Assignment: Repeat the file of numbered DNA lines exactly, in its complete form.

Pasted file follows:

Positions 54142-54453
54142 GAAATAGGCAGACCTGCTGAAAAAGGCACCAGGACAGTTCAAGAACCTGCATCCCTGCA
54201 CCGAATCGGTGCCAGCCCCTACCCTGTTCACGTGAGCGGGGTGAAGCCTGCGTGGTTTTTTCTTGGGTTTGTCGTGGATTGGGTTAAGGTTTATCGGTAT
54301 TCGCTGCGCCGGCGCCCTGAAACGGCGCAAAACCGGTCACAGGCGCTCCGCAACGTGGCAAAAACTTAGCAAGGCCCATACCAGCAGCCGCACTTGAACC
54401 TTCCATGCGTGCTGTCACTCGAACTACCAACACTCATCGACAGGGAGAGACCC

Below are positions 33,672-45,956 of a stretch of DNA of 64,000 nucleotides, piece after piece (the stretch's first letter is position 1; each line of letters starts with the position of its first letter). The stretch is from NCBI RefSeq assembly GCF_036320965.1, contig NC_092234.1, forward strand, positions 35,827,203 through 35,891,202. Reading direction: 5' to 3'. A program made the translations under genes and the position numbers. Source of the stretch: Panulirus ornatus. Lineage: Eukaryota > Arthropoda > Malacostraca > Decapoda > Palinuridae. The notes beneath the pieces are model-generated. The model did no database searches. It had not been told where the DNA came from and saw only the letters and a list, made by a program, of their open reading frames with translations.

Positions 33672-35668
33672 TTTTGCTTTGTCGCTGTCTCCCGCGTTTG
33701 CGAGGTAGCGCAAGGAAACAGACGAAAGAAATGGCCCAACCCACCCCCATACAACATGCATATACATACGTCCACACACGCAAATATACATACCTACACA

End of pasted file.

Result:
Positions 54142-54453
54142 GAAATAGGCAGACCTGCTGAAAAAGGCACCAGGACAGTTCAAGAACCTGCATCCCTGCA
54201 CCGAATCGGTGCCAGCCCCTACCCTGTTCACGTGAGCGGGGTGAAGCCTGCGTGGTTTTTTCTTGGGTTTGTCGTGGATTGGGTTAAGGTTTATCGGTAT
54301 TCGCTGCGCCGGCGCCCTGAAACGGCGCAAAACCGGTCACAGGCGCTCCGCAACGTGGCAAAAACTTAGCAAGGCCCATACCAGCAGCCGCACTTGAACC
54401 TTCCATGCGTGCTGTCACTCGAACTACCAACACTCATCGACAGGGAGAGACCC

Below are positions 33,672-45,956 of a stretch of DNA of 64,000 nucleotides, piece after piece (the stretch's first letter is position 1; each line of letters starts with the position of its first letter). The stretch is from NCBI RefSeq assembly GCF_036320965.1, contig NC_092234.1, forward strand, positions 35,827,203 through 35,891,202. Reading direction: 5' to 3'. A program made the translations under genes and the position numbers. Source of the stretch: Panulirus ornatus. Lineage: Eukaryota > Arthropoda > Malacostraca > Decapoda > Palinuridae. The notes beneath the pieces are model-generated. The model did no database searches. It had not been told where the DNA came from and saw only the letters and a list, made by a program, of their open reading frames with translations.

Positions 33672-35668
33672 TTTTGCTTTGTCGCTGTCTCCCGCGTTTG
33701 CGAGGTAGCGCAAGGAAACAGACGAAAGAAATGGCCCAACCCACCCCCATACAACATGCATATACATACGTCCACACACGCAAATATACATACCTACACA